Date
30 May 2017
Sports commentator Cheung Chi-tak, also known as "Little Ghost", is a former professional footballer who scored in Hong Kong's 1985 match against the Chinese team. Photo: HKEJ
Sports commentator Cheung Chi-tak, also known as "Little Ghost", is a former professional footballer who scored in Hong Kong's 1985 match against the Chinese team. Photo: HKEJ

Thank China for viral football poster

The Chinese Football Association (CFA) never thought that its promotional poster for the World Cup qualifier match against Hong Kong would generate so much controversy in the city.

The poster, which warns the Chinese national team of Hong Kong’s “black, yellow and white” players, is simply urging them to stay on guard because the Hong Kong side has players of various ethnic backgrounds.

But the poster went viral, and Hong Kong netizens lambasted it for its “racist” message.

Sports commentator Cheung Chi-tak believes the CFA is simply expressing its view that Hong Kong is a formidable team.

Cheung, known in sports circles as “Little Ghost”, must know whereof he speaks. He is a former professional footballer who scored in Hong Kong’s 1985 match against the Chinese team.

Nonetheless, Cheung thinks it’s unwise for the CFA to have produced messages that link an international sporting event to political or even racial issues, especially amid anti-mainland sentiments in the city.

But thanks to the controversial poster, Cheung believes that a large crowd of Hong Kong football fans will fill up the stadium to cheer for their team.

The rivalry between China and Hong Kong goes a long way back, and has turned bitter at times.

In 1985, the match where China’s national team played guest against Hong Kong ended in a tie. But in another match that year, Hong Kong played guest and beat China 2-1. It was considered as the Hong Kong team’s best season yet.

But in 2004, Hong Kong lost seven goals to China in Guangzhou, prompting angry Hong Kong fans and media to accuse their team of giving way for the Chinese to advance.

Nonetheless, it was argued that they got the maths wrong as the Hong Kong team had saved one goal China needed in order to beat Kuwait.

When asked about that match, Cheung recalls that Hong Kong didn’t have the slightest feeling that they would lose to China before the game, although the opponents clearly had the upper hand.

“Football is a team sport of 11 people aiming for the same goal together. Unity is strength. Every player will do his best, and won’t think of losing the match,” he says.

According to Cheung, China’s Achilles’ heel is the poor psychological state of the players. Their performance is often unstable during stressful games.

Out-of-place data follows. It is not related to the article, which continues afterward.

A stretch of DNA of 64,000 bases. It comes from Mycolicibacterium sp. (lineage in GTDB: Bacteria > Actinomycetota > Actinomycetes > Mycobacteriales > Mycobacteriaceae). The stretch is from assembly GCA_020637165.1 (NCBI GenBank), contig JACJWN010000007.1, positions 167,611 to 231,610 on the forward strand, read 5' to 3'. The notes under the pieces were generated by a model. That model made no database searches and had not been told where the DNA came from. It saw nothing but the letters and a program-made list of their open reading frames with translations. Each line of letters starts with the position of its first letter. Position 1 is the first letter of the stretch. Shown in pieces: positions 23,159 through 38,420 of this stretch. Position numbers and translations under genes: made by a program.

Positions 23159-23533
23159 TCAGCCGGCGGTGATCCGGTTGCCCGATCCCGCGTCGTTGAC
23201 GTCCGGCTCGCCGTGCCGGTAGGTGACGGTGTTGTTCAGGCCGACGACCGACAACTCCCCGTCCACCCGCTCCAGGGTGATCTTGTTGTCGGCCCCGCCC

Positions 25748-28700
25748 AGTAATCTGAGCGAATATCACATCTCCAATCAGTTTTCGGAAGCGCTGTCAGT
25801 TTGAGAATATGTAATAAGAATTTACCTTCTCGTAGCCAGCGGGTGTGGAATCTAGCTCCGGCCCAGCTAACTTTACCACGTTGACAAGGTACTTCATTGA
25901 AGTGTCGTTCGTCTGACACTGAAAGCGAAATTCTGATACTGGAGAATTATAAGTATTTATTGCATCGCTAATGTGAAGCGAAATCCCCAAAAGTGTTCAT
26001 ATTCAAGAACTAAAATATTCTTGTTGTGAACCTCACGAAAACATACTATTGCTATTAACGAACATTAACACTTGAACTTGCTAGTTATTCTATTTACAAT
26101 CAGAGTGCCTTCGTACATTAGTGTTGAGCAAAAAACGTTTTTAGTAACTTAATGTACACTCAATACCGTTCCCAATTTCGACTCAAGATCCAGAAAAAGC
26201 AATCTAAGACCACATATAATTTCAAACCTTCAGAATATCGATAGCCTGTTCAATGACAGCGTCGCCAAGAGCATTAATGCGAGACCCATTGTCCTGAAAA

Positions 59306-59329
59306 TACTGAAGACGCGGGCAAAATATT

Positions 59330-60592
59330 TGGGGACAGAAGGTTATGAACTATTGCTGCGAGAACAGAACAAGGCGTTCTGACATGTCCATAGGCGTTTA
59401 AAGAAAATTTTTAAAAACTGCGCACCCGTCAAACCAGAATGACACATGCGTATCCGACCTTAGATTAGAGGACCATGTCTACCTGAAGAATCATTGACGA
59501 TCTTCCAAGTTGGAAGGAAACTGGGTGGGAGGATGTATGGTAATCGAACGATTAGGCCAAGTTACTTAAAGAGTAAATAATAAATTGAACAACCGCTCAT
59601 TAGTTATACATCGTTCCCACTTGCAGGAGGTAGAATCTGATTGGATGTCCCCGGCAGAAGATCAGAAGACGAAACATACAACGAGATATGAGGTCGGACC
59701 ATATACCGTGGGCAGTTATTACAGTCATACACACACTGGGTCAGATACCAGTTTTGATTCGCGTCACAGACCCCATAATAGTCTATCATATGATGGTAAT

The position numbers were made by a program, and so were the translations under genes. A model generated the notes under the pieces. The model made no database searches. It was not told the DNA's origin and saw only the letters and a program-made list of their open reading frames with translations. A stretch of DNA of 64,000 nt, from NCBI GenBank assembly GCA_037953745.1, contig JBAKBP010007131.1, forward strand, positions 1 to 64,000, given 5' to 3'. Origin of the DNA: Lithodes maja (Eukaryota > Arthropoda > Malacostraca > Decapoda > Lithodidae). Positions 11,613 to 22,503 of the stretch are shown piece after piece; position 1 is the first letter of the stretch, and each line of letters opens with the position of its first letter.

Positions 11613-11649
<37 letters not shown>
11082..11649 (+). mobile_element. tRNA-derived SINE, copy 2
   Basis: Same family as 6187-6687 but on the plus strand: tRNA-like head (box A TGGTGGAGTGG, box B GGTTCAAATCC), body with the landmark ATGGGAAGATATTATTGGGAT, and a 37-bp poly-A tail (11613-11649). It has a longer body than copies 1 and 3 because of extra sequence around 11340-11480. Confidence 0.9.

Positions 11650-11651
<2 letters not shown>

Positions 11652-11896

He believes Hong Kong will do great in the coming games as they have fewer burdens.

Most importantly, the whole city — thanks to the CFA poster — is supporting them.

Speaking of “Big Head” Wu Kwok-hung, who died Monday at age 66, Cheung says though they had never played in the same club, it was a great honor for him to have served in the Hong Kong team together.

Cheung says politics are best left to the media and football fans, but never to footballers.

“Don’t complicate matters,” he says. “As a professional footballer, your role is to equip yourself well for the game. Take the advice that helps boost your performance and forget all criticisms that won’t help at all. Clear your mind, keep yourself light and enjoy the games.”

The coming three matches will be crucial for Hong Kong. The team plays guest against China in Shenzhen on Sept. 3, plays host versus Qatar on Sept. 8, and plays host to China on Nov. 17.

Stay tuned and support the Hong Kong team!

This article appeared in the Hong Kong Economic Journal on June 17.

Translation by Darlie Yiu

[Chinese version中文版]

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CG

Thanks to the controversial poster (inset), a large crowd of Hong Kong football fans is expected to fill up the stadium to cheer for their team, says Cheung. Photo: HKEJ


A tattoo (inset) on his back reminds Cheung of the good old good memories of the 1985 match. Photo: HKEJ


Cheung is regarded as a hero by many Hong Kong football fans after he scored a goal in the 1985 match against China. Photo: HKEJ


Cheung says it was a great honor to have served in the Hong Kong team together with "Big Head" Wu Kwok-hung (left), who died Monday at age 66. Photo: HKEJ


HKEJ writer

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